Are you saving enough into your pension?

According to a new report that came out recently from the International Longevity Centre.

Young workets need to be saving 18% of their annual earning to have enough funds to enjoy an adequate retirement.
The average salary is £26,000.
Therefore people need to be saving£4,680 per year just for their pension.

If young workers want to match the income adequacy of current retirees then this figure needs to increase to 20% £5,200 per year on average.

The UK Govenement rolled out auto pension enrolement in 2008 which is helping young workers work towards this figure with more and more people consiously thinking about pensions and planning for retirement. However there are still many who are falling short and saving nowhere near enough.

Further action is therefore needed to increase the uptake on pension saving and increase the amount of their salaries that people are willing to contribute.

Saving as much as possible, as early as possible is the best way to plan for retirement. Compound interest is a wonderful thing but only works over time. Therefore time invested is more imortant than amount invested.
Let’s take a look at a worked example.

Person A earns the average salary, £26,000 per year and puts 10% of their salary into a pension each year. They get their first job at age 20 and begin saving for their pension. 
They work until they are 65, on the same salary and continue to contribute the same amout to their pension each year. The average interest rate over the years is 5%.
When they retire, the amount in their pension will be nearly £500,000!

Now lets look at Person B. They start working at the same age as Person A and earn the same amount if money each year. However they decide that instead of saving their money they go on two holidays a year. They eventually get to 30 years old and realise that a saving into a pension would be a good idea.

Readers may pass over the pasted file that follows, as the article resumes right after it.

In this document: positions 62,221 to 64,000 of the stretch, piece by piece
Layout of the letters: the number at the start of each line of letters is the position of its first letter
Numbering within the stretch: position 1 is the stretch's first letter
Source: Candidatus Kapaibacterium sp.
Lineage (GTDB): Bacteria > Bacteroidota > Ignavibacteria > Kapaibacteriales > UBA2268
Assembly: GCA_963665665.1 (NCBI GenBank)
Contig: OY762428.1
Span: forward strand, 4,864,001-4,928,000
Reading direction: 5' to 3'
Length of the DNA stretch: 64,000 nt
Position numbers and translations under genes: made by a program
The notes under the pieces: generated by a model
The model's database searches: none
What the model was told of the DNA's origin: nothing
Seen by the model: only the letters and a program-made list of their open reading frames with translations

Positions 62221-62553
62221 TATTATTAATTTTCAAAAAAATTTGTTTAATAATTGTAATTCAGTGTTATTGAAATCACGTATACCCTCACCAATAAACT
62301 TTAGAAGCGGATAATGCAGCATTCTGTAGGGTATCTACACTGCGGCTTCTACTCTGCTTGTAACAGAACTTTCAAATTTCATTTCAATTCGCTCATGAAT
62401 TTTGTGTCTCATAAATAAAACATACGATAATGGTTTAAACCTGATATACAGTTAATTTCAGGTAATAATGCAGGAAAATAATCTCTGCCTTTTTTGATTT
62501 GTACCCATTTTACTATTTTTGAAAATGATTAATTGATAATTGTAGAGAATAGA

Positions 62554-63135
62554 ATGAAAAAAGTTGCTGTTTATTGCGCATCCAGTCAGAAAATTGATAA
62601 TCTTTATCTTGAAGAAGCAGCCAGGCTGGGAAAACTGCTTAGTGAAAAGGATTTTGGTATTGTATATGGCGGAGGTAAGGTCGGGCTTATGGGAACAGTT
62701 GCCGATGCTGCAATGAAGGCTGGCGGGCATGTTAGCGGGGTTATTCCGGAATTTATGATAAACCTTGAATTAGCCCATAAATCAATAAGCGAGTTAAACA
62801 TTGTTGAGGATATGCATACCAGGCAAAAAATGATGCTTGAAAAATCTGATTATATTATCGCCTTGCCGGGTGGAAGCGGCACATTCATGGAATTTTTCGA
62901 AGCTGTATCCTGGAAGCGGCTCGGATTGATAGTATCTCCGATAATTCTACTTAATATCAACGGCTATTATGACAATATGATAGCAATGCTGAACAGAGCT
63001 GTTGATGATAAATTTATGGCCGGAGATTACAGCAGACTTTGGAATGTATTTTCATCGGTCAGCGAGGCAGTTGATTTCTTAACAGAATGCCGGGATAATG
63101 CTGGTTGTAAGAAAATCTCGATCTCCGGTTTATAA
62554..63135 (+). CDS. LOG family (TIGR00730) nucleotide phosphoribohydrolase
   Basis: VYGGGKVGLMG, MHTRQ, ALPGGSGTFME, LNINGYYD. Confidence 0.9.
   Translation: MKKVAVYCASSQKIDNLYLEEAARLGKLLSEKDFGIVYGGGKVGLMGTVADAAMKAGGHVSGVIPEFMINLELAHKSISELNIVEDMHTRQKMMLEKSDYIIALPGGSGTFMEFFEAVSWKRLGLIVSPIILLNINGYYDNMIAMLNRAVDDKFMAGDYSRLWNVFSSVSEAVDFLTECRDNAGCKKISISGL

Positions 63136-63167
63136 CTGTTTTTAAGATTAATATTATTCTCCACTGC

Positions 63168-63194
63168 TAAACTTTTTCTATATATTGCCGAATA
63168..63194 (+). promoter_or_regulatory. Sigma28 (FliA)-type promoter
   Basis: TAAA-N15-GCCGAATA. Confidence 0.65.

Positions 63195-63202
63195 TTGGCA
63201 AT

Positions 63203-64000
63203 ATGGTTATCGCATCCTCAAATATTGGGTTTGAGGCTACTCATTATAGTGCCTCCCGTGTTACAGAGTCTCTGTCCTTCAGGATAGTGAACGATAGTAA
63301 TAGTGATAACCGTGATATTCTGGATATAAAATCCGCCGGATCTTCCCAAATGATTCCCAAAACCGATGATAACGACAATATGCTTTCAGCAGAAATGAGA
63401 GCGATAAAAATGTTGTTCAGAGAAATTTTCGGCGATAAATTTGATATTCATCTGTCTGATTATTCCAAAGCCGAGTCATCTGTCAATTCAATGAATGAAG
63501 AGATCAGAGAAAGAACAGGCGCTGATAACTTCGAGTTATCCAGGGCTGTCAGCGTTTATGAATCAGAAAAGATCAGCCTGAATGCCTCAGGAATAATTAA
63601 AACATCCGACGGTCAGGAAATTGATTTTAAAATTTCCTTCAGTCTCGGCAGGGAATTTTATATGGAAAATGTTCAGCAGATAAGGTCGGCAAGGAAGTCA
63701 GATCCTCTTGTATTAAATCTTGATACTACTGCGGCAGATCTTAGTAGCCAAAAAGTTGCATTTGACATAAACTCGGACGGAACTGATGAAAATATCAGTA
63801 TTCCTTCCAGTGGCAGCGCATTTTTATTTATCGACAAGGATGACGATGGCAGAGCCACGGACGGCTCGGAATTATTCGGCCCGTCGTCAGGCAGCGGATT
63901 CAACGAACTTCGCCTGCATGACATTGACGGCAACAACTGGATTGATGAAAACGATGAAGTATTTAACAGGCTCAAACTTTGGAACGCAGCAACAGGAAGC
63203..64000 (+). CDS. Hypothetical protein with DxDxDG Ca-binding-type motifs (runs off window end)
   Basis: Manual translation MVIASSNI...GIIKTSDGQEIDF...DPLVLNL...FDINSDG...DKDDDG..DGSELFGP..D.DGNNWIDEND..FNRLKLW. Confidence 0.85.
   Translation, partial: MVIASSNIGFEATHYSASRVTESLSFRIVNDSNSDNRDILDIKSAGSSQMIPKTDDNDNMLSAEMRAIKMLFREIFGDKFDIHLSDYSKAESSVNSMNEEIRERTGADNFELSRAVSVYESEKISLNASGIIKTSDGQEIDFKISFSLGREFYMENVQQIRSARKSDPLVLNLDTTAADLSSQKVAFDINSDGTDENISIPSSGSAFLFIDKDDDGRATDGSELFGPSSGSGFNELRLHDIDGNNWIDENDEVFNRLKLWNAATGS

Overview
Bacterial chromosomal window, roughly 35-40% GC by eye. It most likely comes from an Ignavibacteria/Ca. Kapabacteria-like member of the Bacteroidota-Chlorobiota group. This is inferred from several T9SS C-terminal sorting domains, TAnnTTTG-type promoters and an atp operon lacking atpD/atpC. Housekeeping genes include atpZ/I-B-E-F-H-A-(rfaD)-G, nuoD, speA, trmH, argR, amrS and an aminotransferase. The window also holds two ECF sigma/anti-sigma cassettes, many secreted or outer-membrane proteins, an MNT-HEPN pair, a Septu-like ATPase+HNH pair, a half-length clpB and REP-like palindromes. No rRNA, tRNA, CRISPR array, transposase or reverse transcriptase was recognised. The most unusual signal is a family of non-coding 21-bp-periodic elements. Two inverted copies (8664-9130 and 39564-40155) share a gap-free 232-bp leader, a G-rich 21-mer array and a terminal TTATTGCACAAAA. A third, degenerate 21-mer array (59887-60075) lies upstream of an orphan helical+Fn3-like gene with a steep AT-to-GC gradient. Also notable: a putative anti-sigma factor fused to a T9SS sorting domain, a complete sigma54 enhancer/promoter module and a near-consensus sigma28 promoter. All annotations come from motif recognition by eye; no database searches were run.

To make up for the 10 years they havent been saving into a pension they decjde to save 15% of their salary (£3,900).
As they also reture at 65, they receive 10 years of compound interest less than Person A. Despite saving a higher amount of money each year, when they retire at 65 the amount in their pension is £383,000. Thats £117,000 less than Person A.This shows that the earlier you save the better.

The report also revealed the following worring statistics:

  • Only 12.4% of people in the UK are saving more than 15% of earnings, meaning the majority are far off achieving the 18% required for an adequate retirement
  • Over 30% of people between the ages of 25–44 make no savings whatsoever. This group is particularly vulnerable, and unless they can accumulate some private savings over the coming decades, they are likely to go into retirement with extremely inadequate incomes
    • Fewer than 1 in 10 people [9%] had a specific savings target for retirement, compared to around a third in the US and Singapore [29% and 33%] and over half in Hong Kong [59%]

Although the report raises the issue of policy changes that need to be made by the Government there are many things that you can do to enhance your pension planning for the future.

There is no guarantee that policies are going to change. Therefore you need to take things into your own hands.

Apart from signing up to a company pensions scheme, there are many other ways you can save for a pension.

Check out 10 ways to save money that e getting wrong.